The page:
To honor the recipients, there was supposed to be an in-person summit in Los Angeles, California. But because of COVID-19, the summit turned virtual. Nesmith was ready for the Zoom summit to be less immersive, but it proved her wrong. And for that, she is grateful.

Currently, Nesmith has been spending her time participating in various Milken programs. She is also a part of a brief research internship with Gilder Lerman. She has also signed up to take a virtual course called Avenues to Activism, which is run b a Harvard freshman. She will be moving into campus after January because of the academic year pushback. But she is excited about what is to come.

Ayan Rahman with with his cap and gown after his virtual graduation. (Photo via Rahman)

Ayan Rahman is an 18-year-old young man from Kensington. He immigrated to the U.S. with his parents when he was just a one-year-old boy. His family lived in Washington Heights for a while, and when he turned four, they moved to Brooklyn. Rahman recently graduated from Brooklyn Technical High School and will be attending Grinnell College in Iowa.

When he was a freshman at Tech, he joined Key Club International— a non-profit organization for high school students, a club in many high schools across the city. At Tech, there are over 500 members in the club. Rahman joined because of its inclusiveness.

“I had come from a middle school that was predominantly white. I never really saw people that resembled me or made me feel that I was a part of their community,” he explained. “So, I found this community of people that wanted to do good in their world. And I stayed because I saw the sheer impact that students can really have.”

As part of the Key Club, Rahman spent his Saturdays with members working at food banks and planting vegetables at rooftop urban farms. When he was a sophomore, he became the bulletin editor. Soon, Rahman became the club’s president.

“High school students really do have a voice in the world and they have these powerful tools of being able to connect so easily with each other and coming together to create huge changes,” Rahman said. “Being in a group of over 500 kids really opened my eyes. We’ve been able to raise tens of thousands of dollars each year for different charities. Just seeing the fact that students from high school can do so much in their communities and do so much to be the change they wish to see in the world, really inspired me throughout my four years at Tech.”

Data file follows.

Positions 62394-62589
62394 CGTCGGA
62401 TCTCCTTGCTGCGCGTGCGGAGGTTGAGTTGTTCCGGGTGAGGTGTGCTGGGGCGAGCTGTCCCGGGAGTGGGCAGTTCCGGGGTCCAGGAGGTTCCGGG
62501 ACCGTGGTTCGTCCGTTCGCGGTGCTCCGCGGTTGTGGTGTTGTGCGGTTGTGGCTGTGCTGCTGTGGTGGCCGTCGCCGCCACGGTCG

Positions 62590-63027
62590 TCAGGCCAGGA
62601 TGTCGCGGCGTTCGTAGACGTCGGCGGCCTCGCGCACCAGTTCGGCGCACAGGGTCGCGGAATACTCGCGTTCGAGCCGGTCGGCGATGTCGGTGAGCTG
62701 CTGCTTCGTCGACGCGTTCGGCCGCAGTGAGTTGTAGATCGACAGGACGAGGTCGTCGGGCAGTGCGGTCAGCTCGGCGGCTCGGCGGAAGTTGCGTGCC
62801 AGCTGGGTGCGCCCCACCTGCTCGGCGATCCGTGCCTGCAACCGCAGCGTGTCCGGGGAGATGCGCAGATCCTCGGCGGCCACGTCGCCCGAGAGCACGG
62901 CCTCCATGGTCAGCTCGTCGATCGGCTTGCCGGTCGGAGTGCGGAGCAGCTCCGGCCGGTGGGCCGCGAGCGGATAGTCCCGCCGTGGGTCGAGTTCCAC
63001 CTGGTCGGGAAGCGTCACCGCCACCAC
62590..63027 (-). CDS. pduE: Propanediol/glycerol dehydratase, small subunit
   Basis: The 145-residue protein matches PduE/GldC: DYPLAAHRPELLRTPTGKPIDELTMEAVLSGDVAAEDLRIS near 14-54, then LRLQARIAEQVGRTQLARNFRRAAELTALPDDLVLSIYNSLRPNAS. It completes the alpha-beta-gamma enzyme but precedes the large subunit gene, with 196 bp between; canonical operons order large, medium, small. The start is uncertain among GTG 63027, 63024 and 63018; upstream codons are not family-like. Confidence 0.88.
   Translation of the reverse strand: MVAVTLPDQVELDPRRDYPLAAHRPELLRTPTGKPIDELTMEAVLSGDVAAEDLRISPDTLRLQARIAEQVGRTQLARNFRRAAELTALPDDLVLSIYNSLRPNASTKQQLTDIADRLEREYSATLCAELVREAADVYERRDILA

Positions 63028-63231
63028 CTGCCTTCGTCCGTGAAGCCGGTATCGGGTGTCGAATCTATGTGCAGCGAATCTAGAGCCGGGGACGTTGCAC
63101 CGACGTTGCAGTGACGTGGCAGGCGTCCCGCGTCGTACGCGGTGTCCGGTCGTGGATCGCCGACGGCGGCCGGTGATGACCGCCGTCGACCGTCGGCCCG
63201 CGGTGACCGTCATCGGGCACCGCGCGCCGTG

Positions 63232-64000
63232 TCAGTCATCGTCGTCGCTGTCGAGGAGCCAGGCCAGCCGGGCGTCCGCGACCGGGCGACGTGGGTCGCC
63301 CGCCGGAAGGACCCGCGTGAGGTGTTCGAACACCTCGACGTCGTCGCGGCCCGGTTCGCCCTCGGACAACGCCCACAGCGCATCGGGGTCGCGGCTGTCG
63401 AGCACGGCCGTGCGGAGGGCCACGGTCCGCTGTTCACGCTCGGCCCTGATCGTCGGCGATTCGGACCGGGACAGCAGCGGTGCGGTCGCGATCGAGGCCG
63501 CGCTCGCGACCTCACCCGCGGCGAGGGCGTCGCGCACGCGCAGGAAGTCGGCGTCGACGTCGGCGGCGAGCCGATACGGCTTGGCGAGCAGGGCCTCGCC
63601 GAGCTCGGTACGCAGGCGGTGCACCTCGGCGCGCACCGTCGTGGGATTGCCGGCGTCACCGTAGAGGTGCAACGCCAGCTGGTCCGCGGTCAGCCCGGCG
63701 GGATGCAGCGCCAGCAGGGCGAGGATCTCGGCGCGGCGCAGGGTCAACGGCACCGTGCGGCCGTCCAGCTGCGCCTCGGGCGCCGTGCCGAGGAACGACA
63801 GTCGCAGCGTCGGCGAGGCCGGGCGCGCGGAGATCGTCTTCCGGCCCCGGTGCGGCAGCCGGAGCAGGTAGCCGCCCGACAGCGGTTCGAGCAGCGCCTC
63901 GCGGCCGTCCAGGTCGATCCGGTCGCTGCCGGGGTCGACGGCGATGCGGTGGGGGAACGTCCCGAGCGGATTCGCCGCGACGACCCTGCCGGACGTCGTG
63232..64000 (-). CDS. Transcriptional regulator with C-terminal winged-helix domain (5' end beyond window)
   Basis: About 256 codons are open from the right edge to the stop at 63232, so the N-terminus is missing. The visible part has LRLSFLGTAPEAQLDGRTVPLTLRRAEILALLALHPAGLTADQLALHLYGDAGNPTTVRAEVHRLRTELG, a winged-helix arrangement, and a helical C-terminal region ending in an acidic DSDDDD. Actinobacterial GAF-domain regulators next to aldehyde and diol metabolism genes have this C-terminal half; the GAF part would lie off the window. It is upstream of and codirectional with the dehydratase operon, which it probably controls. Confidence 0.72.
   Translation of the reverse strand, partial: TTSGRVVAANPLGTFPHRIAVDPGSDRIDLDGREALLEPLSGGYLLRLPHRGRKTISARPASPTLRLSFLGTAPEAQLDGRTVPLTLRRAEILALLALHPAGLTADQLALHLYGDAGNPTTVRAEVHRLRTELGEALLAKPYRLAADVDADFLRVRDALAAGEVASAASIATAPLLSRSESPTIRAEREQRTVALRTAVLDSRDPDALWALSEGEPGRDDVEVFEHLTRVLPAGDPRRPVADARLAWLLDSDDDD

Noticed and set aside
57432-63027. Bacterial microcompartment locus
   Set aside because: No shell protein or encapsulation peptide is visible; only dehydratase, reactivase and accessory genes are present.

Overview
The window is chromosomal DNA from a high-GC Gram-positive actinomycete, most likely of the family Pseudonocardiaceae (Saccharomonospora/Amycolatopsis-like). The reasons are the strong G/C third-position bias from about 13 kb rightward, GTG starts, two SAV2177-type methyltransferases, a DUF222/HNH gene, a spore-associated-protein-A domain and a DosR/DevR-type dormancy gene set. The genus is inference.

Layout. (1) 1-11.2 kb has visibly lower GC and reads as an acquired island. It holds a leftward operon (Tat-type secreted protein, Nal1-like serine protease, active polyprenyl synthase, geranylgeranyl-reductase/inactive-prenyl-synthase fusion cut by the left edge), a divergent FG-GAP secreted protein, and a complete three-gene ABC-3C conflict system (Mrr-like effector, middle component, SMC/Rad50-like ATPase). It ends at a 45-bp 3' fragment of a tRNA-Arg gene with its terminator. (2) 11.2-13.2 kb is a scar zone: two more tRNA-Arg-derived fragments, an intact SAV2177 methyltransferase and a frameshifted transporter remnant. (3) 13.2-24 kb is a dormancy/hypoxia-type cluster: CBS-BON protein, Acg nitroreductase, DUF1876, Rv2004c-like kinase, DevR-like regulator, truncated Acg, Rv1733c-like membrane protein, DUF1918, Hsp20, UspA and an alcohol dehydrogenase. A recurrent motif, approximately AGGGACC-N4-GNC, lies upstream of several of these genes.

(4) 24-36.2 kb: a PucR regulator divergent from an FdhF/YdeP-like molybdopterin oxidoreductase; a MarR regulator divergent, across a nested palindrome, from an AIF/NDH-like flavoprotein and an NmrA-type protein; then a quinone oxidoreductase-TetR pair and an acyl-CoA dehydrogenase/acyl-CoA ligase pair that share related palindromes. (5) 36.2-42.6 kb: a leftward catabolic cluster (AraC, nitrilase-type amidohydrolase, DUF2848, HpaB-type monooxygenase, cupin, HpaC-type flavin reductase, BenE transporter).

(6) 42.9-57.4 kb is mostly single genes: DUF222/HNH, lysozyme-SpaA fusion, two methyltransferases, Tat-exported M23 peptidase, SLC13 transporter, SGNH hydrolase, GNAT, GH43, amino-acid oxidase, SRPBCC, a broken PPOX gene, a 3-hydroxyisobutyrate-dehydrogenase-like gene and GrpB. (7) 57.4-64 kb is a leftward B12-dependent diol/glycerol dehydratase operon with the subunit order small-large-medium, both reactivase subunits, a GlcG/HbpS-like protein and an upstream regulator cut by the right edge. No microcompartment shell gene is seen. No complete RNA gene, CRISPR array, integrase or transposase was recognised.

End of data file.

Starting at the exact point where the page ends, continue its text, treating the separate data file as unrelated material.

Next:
Like Nesmith, he plans on containing his social justice work once he is at college. He wants to continue to amplify the voices of others.

Ayan Rahman (right) volunteering at an urban rooftop farm. (Photo via Rahman)

Every summer before this one had been jam-packed with activities for Rahman. This year, he’s been staying at home, quarantining with his parents. Stay at home allowed him to come up with new ideas. Like his Instagram page, for example, The Quaranteenage.

The Quranteenage is a page where high school students throughout the city send in their thoughts on how quarantine is going for them. Currently, the page has 703 followers.

“At a point in quarantine, I really felt like there were a lot of extreme emotions that I was feeling as a teenager in this world that I couldn’t really put into single words. So, I took the time to jot down my feelings and write down exactly what I was feeling,” he said.”It was a mix of fear, and excitement for college, but also a lack of understanding of what was coming next. It was a conglomeration of all these feelings and so I wrote them down. And then it became this Instagram self-run magazine type thing, where I have been collecting stories from teenagers across Brooklyn.”

In January, Rahman was done with college applications and was ready to enjoy his senior year. He didn’t expect to apply for any more scholarships, but his guidance counselor began to push him to apply for Milken Scholars. And so he did.

Did you expect to win? we asked.

Rahman laughed. “No. I didn’t expect them to want me to be a part of this community. And now I am excited.”

Ayan Rahman at Brooklyn Bridge Park holding a sign that says, “Like the ocean, we rise.” (Photo via Rahman)

Working hard in school was always important for Rahman. Education is something he believes in so strongly.

“As an immigrant, I grew up with Bangladeshi-American culture and I studied Spanish in school, and I studied abroad [in the Dominican Republic]. So, being able to see the world as a person who is culturally aware, especially in this world, has increasingly become very important to me,” he said. “Education is the best way to become a global citizen. I want to become this global citizen that is actively part of what is going on in their world and surrounding community.”

He credits his parents for getting him to where he is today. They have played a huge roll in his life, a common sentiment among immigrant children, he explained.

“A lot of what I do today is because I’ve been inspired by my family. They dropped their dreams and came to this country,” Rahman said. ” It’s a common thing in immigrant children, seeing your parents drop their dreams and sacrifice everything just so you can dream a little bit bigger than they did. A lot of what I do today is because I want to be that person that took advantage of everything that their parents gave them.”